Evaluating your wants & behaviors


Jim Graham - Contributing columnist



In my last two columns, we’ve been applying a Reality Therapy model (WDEP), developed by Robert Wubbolding, to choices we make in life, asking, “What do I really WANT?” and “What am I DOING to get what I want?”

Today we will explore the third step in that process: “How’s that working out for you?” – or the EVALUATION phase. (Next Friday, we’ll conclude with, “What’s your PLAN?”).

I ended last week’s column by quoting Albert Einstein’s definition of insanity: “Doing the same thing over and over again expecting different results!”

If you never heard that before, now you have, and that may be a good transition to evaluating your wants and the behaviors surrounding them. C

hances are, none of this would come up unless you have a certain anxiety or dissatisfaction with some aspect of your life – your work, your relationships, the achievement of your goals, your self-image, or the way you think others may perceive you.

If you are anxious in some area(s) of your life, go back to the “Want” phase and zero in on it until you can define it in a sentence: “I want…” I want a different job; I want to be a ______; I want to go to ______ Trade School/College/University; I want to go out with/even end up with ______; I want to stop being excluded from ______; I want to be seen as ______; or I [want to] believe [in Something], help my unbelief!” (Mark 9:24).

Then go back to the “Doing” (behavior) phase and ask if you are doing anything at all to achieve what you now define in a simple way, OR if what you are doing is working.

This is the Evaluation process. If you are not really doing anything to get what you want, or what you are doing isn’t working, what can you do, or do differently?

Do it. If that doesn’t work, do something else until something works or you decide that what you want isn’t possible or right for you at the moment, maybe not at all.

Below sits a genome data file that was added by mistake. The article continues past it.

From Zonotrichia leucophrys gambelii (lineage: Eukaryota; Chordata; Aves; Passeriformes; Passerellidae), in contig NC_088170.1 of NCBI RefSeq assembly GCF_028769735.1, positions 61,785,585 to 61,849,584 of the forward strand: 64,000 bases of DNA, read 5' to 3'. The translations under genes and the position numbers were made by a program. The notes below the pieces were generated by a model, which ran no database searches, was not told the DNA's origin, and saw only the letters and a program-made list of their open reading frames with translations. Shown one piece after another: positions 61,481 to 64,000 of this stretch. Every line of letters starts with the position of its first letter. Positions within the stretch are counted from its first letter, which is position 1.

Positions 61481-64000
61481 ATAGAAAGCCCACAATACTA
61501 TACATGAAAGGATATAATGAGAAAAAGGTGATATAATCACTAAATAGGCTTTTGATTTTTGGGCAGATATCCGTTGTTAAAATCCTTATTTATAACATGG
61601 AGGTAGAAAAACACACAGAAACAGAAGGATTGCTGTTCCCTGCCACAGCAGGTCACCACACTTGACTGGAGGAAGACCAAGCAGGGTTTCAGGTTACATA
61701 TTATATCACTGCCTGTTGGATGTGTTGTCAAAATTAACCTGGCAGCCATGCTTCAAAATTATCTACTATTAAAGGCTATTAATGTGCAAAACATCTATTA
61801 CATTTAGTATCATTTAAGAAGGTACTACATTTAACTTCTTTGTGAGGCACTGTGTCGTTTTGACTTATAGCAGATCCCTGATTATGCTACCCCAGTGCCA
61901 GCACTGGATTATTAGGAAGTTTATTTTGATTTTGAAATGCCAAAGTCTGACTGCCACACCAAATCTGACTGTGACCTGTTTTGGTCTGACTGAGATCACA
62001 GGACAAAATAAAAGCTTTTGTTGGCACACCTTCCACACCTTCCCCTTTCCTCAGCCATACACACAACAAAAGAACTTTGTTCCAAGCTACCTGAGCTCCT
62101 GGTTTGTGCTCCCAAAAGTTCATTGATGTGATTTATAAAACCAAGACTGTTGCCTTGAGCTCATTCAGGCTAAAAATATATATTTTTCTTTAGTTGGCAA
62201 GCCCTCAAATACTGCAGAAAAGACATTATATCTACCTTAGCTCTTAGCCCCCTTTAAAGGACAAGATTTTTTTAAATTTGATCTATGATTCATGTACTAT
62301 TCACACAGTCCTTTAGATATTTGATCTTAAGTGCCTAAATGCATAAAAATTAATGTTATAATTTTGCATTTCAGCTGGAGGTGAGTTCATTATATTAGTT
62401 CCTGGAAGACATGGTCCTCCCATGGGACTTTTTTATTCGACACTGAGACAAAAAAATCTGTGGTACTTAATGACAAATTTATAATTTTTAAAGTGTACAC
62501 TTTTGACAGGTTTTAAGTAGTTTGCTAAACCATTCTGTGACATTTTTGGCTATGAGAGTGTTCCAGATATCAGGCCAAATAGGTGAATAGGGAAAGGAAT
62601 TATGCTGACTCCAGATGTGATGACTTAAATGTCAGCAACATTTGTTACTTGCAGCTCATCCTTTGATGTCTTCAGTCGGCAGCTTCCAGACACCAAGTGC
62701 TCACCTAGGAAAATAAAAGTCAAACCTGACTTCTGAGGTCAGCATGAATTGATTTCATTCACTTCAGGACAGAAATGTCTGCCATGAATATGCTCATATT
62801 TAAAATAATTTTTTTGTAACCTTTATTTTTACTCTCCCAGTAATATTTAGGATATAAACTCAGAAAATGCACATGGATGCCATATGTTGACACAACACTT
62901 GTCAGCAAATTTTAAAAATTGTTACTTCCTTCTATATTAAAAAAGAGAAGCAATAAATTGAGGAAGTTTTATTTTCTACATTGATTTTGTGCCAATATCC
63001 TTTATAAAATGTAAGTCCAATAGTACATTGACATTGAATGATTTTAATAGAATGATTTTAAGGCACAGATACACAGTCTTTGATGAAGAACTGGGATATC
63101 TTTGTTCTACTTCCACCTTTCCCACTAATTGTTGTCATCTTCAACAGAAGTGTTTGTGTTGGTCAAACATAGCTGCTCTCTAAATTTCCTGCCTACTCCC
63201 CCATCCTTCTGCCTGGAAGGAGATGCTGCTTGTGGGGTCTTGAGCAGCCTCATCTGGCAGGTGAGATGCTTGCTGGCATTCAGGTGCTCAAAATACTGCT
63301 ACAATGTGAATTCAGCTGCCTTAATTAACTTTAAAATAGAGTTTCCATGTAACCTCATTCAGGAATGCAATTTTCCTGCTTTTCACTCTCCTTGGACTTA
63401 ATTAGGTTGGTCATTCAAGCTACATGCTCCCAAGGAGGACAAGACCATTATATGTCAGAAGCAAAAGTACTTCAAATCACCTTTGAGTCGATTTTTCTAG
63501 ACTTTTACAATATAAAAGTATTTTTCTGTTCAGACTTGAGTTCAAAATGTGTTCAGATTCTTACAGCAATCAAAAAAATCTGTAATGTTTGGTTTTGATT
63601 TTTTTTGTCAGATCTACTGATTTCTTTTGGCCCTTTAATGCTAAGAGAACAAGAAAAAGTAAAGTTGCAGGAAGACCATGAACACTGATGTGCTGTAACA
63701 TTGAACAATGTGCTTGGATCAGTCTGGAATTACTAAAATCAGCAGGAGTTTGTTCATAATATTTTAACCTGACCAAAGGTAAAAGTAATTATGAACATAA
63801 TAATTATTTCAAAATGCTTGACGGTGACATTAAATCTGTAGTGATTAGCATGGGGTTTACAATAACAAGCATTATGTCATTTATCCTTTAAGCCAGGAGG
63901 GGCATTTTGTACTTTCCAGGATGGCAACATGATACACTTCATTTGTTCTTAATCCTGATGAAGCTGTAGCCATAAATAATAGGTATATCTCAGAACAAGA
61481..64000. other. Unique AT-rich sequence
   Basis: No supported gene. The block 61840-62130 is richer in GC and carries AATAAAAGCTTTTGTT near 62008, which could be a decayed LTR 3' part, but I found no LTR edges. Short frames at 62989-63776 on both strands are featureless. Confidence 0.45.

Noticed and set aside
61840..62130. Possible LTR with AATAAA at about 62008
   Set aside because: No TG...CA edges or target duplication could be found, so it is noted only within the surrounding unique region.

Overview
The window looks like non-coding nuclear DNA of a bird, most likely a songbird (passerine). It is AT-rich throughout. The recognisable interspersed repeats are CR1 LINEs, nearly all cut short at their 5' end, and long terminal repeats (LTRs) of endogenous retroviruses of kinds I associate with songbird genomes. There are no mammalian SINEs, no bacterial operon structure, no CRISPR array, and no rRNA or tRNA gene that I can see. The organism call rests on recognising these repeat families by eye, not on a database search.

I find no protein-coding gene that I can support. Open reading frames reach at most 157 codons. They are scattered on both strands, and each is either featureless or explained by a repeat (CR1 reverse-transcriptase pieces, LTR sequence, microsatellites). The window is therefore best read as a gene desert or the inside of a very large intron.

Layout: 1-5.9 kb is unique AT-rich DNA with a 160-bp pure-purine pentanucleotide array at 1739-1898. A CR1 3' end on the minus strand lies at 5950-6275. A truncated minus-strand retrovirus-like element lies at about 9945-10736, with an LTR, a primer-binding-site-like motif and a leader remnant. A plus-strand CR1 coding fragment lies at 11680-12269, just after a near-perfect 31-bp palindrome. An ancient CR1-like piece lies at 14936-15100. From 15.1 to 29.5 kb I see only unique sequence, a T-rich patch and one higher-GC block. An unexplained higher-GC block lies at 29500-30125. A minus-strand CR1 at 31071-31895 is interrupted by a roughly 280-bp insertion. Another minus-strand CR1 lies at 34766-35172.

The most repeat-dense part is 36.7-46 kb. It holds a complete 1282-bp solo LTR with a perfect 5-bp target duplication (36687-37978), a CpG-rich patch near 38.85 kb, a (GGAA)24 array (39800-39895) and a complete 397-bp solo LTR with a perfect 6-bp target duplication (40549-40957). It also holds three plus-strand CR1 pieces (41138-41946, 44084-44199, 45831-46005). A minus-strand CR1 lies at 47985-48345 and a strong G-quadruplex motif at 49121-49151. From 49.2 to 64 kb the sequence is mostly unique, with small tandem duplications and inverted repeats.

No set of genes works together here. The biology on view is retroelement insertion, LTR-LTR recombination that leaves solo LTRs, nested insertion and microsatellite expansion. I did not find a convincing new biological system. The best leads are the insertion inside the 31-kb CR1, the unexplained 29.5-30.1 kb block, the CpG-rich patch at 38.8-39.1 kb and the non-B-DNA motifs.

Perhaps – to put it into the context of faith – you will realize that it isn’t what God wants for you anyway, as in, “Maybe Somebody’s trying to tell me something!”

Toward the end of the third year of my first pastorate, I started looking for another call, as we call a job in the Church. Resumes were circulated to a few churches, but nothing went beyond a few interviews.

Seeing an ad in a journal I read regularly for a chaplain intern position in the VA Hospital system, I began to evaluate if another pastorate was the call I should be listening for at the time, or could it be something else. So I sent in my bio and waited – and waited!

The call – literally a phone call — came about a month before the internship was to begin: Why hadn’t I responded to the invitation that had been sent by mail? I guess because I never received it.

After a day or so of evaluation, I said, “Yes.” And after a few more days of flurried activity, we were on our way to the VA Hospital in Bedford, Massachusetts, where there was waiting for me and two Roman Catholic priests not only a stipended internship, but a chance to earn a degree in Pastoral Counseling at a nearby seminary.

It was a life-changing experience for me. In addition to improving my pastoral care skills for two more pastorates, it qualified me to serve as a chaplain in two retirement communities and, later on, the freedom to say, “yes,” to another completely new position, teaching clergy finance for our church benefits plan.

What did I want? I thought I knew.

But evaluating what I needed to do, from time to time, to achieve what I thought I wanted, revealed to me that none of it was working, directing me to change what I wanted (what God wanted for me?), and leading to a joy-filled career and life of serving others in many different ways.

Could there be something for you out there that you never imagined but might learn to want for yourself and those you love? Could you dream an impossible dream and find it to be possible? Could you start over by evaluating an area of your life where you are experiencing anxiety or stress and find what God wants for you, defining a new desire and doing new things to achieve it?

What do you want? What can you do to get what you want?

Evaluate your wants and your actions, and next week we’ll ask, “What’s your Plan?”

Jim Graham is a retired Presbyterian minister.

This weekly column is provided to the News Journal on a monthly rotation basis by members of the Wilmington Area Ministerial Association.

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Jim Graham

Contributing columnist